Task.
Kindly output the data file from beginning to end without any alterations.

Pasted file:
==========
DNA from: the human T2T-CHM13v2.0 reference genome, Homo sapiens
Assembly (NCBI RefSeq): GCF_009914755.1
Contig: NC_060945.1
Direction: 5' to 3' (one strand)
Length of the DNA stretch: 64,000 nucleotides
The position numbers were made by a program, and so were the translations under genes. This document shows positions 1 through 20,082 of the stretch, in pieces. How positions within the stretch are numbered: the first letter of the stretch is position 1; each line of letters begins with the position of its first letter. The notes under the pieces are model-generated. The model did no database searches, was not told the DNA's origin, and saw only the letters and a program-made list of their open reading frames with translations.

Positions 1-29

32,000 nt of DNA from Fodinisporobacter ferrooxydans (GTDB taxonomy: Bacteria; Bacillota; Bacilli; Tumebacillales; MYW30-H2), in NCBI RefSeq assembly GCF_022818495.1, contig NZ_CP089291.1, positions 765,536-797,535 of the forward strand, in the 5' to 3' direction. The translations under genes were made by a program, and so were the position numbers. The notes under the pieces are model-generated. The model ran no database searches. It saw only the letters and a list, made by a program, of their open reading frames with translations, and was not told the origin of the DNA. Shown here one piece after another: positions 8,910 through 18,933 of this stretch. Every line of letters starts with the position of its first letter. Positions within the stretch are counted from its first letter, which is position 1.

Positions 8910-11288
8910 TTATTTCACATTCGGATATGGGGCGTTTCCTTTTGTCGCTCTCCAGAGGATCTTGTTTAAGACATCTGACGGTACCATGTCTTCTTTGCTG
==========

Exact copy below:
DNA from: the human T2T-CHM13v2.0 reference genome, Homo sapiens
Assembly (NCBI RefSeq): GCF_009914755.1
Contig: NC_060945.1
Direction: 5' to 3' (one strand)
Length of the DNA stretch: 64,000 nucleotides
The position numbers were made by a program, and so were the translations under genes. This document shows positions 1 through 20,082 of the stretch, in pieces. How positions within the stretch are numbered: the first letter of the stretch is position 1; each line of letters begins with the position of its first letter. The notes under the pieces are model-generated. The model did no database searches, was not told the DNA's origin, and saw only the letters and a program-made list of their open reading frames with translations.

Positions 1-29

32,000 nt of DNA from Fodinisporobacter ferrooxydans (GTDB taxonomy: Bacteria; Bacillota; Bacilli; Tumebacillales; MYW30-H2), in NCBI RefSeq assembly GCF_022818495.1, contig NZ_CP089291.1, positions 765,536-797,535 of the forward strand, in the 5' to 3' direction. The translations under genes were made by a program, and so were the position numbers. The notes under the pieces are model-generated. The model ran no database searches. It saw only the letters and a list, made by a program, of their open reading frames with translations, and was not told the origin of the DNA. Shown here one piece after another: positions 8,910 through 18,933 of this stretch. Every line of letters starts with the position of its first letter. Positions within the stretch are counted from its first letter, which is position 1.

Positions 8910-11288
8910 TTATTTCACATTCGGATATGGGGCGTTTCCTTTTGTCGCTCTCCAGAGGATCTTGTTTAAGACATCTGACGGTACCATGTCTTCTTTGCTG